I’m not going to talk writing today. Today’s a day for listening to music.

Sometime this year, The Writer’s Center will partner with the Songwriters’ Association of Washington and offer workshops for budding songwriters. Sounds pretty interesting, doesn’t it? Well, in light of that piece of news, I’ve decided it might be kind of cool to have a discussion on music here at First Person Plural, particularly local bands that are the musical equivalent of writers: working hard in (sometimes) obscurity. Luckily for me, Shannon Madden, a writer and music-lover who recently moved to D.C., contacted me. In fact, it was my conversation with her that sparked this idea. Anyway, here’s Shannon Madden on a local band:



Tom McBride and The Whig Party

Last month, Tom McBride and the Whig Party played under a canopy of white Christmas lights and a wreath on the stage at Iota. This club-and-cafe is an intimate venue, and except for anyone standing behind the large partition in the middle of the room, the view is up close and personal, and it was a pretty good crowd for a Tuesday. Around 10:30 pm, a collection of five musicians took the stage, all dressed in variations on a business casual theme, as if they had all left the office to meet up for an after-work jam session.

The band’s founder is front man Tom McBride, originally from Boston, who assembled the Whig Party from exceptional musicians hailing from Rockville, Maryland, who are all connected through some channel stemming from their high school or college days.

The band has a distinctly southern vibe, no doubt owed in part to the time McBride spent as a student at Tennessee’s Vanderbilt University. The music picks up influences starting somewhere in the bluegrass tradition of the Smokey Mountains, traveling down through the hills to Nashville with its sliding melodies, galloping country-western cadences and the slow rhythm of the blues, and dipping as far south as the Louisiana Bayou with some light Zydeco.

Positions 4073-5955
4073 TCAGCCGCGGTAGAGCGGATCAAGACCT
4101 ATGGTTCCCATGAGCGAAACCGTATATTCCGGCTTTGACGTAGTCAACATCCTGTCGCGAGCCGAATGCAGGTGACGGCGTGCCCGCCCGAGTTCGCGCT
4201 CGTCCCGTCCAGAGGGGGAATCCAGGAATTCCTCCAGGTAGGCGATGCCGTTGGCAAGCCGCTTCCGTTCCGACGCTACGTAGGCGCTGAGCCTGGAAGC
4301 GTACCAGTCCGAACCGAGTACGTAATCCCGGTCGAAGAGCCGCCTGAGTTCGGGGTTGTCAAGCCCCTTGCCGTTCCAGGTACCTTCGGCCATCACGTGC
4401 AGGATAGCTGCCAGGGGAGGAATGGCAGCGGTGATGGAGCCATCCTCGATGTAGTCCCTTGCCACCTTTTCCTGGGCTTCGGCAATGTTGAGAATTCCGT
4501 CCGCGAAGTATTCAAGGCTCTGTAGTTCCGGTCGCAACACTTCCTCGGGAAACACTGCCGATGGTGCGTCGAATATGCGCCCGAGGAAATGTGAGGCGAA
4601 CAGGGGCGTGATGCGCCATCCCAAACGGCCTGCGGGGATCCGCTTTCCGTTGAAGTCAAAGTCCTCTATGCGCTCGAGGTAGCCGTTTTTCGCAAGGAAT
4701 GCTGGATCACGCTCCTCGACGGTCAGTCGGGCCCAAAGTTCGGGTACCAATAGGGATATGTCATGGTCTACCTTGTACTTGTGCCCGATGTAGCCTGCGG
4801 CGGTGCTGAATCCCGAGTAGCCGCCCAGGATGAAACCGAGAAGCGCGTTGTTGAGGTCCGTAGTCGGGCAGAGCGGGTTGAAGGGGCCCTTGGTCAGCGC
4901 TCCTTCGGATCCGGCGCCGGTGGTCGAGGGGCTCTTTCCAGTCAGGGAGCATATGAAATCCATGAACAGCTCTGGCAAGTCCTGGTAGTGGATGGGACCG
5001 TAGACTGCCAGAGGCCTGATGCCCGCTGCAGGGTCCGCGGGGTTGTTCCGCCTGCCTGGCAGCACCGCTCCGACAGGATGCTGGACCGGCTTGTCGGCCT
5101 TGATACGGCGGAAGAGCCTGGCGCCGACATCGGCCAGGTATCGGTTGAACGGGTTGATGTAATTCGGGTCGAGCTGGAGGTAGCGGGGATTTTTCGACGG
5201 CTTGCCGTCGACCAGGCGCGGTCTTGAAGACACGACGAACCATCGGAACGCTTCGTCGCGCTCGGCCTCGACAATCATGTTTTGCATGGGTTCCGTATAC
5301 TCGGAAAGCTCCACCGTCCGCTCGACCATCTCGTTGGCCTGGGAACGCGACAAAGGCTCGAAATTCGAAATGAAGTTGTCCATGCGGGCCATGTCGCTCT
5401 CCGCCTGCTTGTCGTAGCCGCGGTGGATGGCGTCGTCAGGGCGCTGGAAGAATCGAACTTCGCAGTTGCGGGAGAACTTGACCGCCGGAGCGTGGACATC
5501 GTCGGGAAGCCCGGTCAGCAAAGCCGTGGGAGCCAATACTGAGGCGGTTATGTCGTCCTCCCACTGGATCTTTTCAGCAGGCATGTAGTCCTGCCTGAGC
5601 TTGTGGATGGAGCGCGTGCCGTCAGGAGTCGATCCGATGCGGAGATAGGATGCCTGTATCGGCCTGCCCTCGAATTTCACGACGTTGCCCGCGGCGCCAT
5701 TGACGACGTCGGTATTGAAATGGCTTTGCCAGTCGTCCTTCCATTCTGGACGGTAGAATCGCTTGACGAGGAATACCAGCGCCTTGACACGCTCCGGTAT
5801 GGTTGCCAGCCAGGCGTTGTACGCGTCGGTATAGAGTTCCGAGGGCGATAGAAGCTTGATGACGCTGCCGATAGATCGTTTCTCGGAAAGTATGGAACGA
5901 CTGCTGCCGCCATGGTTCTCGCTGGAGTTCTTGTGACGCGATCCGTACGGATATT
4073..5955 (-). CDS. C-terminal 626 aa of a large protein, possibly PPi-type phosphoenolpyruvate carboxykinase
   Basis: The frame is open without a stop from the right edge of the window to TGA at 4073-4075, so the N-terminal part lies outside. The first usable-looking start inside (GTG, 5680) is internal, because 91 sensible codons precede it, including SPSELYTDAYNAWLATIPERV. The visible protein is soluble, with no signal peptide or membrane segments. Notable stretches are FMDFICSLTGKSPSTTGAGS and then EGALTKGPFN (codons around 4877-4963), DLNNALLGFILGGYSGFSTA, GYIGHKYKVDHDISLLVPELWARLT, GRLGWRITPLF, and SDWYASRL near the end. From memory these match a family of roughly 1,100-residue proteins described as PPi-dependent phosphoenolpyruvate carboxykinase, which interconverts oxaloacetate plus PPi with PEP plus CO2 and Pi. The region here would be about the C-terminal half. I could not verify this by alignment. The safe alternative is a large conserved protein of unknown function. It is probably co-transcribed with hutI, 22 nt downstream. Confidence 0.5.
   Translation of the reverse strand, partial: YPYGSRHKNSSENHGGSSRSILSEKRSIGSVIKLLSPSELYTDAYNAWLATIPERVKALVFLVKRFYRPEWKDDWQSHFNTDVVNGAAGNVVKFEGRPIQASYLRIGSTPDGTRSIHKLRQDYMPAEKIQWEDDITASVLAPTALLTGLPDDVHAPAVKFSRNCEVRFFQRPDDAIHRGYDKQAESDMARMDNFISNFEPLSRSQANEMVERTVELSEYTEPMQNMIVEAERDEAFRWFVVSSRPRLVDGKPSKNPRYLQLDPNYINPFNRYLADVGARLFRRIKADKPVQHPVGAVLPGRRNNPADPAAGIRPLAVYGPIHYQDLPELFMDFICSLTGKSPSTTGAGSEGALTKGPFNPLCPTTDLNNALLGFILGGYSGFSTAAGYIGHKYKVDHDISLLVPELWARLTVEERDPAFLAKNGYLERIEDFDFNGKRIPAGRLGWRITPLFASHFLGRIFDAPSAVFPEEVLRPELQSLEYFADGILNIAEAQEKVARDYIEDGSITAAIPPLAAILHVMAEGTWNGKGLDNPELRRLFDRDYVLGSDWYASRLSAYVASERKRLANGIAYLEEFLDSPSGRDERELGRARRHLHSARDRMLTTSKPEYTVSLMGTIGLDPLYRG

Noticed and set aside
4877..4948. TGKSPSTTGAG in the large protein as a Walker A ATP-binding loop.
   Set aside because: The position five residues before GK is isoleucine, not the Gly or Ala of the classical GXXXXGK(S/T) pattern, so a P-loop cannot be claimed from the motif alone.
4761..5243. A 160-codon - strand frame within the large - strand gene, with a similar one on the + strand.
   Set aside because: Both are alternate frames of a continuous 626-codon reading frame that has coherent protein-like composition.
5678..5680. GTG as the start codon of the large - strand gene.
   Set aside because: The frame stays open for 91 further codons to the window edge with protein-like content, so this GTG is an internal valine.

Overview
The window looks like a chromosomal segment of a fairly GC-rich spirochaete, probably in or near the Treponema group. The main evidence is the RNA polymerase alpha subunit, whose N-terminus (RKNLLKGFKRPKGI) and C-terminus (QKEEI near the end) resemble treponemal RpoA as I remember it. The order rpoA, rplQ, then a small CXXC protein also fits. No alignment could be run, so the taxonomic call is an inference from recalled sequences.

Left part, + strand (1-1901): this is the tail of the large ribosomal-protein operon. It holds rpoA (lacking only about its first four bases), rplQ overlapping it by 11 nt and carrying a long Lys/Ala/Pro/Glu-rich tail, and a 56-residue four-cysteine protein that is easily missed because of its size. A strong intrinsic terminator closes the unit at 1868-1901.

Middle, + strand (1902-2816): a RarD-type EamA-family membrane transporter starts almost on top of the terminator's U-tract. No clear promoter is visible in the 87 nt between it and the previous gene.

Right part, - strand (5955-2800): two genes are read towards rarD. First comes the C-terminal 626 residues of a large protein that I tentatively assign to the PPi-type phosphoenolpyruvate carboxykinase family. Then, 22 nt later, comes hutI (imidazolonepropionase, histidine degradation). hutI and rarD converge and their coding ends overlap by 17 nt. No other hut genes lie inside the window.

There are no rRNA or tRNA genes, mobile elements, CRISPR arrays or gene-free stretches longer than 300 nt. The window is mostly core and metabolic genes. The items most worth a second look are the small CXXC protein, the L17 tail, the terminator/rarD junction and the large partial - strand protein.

The Whig Party has the same kind of dichotomously serious and playful dynamic as the Charlottesville-based Dave Matthews Band. Drummer Andrew Toussaint and Jason Mattis, on bass, laid the foundation and commanded the rhythm of the room, moving handily from swing time, to Zydeco, to the deliberate down-beats of their blues numbers.

On top of that foundation was the interplay between three very talented musicians. McBride showed his chops on the guitar with assurance, barely glancing down to see what he was doing. Chad Fisk had a similar command of the keyboard, and Colin Crawford on the alto sax conjured the same kind of soul as that of the late LeRoi Moore of Dave Matthews. There were significant and pleasurable stretches of pure instrumentals, allowing the three to show off their individual and collaborative abilities.

Smooth and consistent, McBride’s voice is multi-dimensional and occasionally seems to change as the textures of his songs do. You can listen to it here:

During certain moments, his vocal tone suggests hints of Eddie Vedder, Chris Cornell, James Blunt, and even Kurt Cobain. His deep voice ascends and descends masterfully.

McBride is also a gifted poet. Read his stuff here. Not afraid to test the vocabularies of his listeners, he tells musical tales that exercise the imagination, and tempt the brain to intellectualize and interpret, though the power of the music allows the mind to save the over-thinking for the silence that inevitably follows a night of good music.

Like those of our greatest folk singers, McBride’s topics run the gamut from bar fights to serial killers to the passing of loved ones. “Revelry” and “Headed For” are both examples of stories that roll along steadily and have the trappings of a plot, but which reach philosophical depths, similar to Bob Dylan’s “Hurricane” or Neil Young’s “Barstool Blues.”

The pieces offer so much more than the regular heartbreak and lust to which so many singers often turn, though when he does visit these themes, his take on them is more articulate than that of many of his contemporaries.

As the show progressed, the band stayed definitively cool. Fisk wore shades throughout the evening as he tickled the ivories of two keyboards, and McBride barely broke a sweat as he traversed the fingerboard of his guitar. Plenty of smiles were exchanged by the band-mates and the fun they were having on stage permeated the audience, keeping the night-owls entertained until past midnight on a weeknight.

In the spirit of Christmas, half of all proceeds from the evening went to Bread for the City, a food bank that serves the less-fortunate of the DC metro area.

Anyone who wants to hear a local DC band with copious talent and minimal pretense needs to check these guys out while they are still playing small local clubs without exorbitant ticket prices, because this band is going places. Their album drops in February.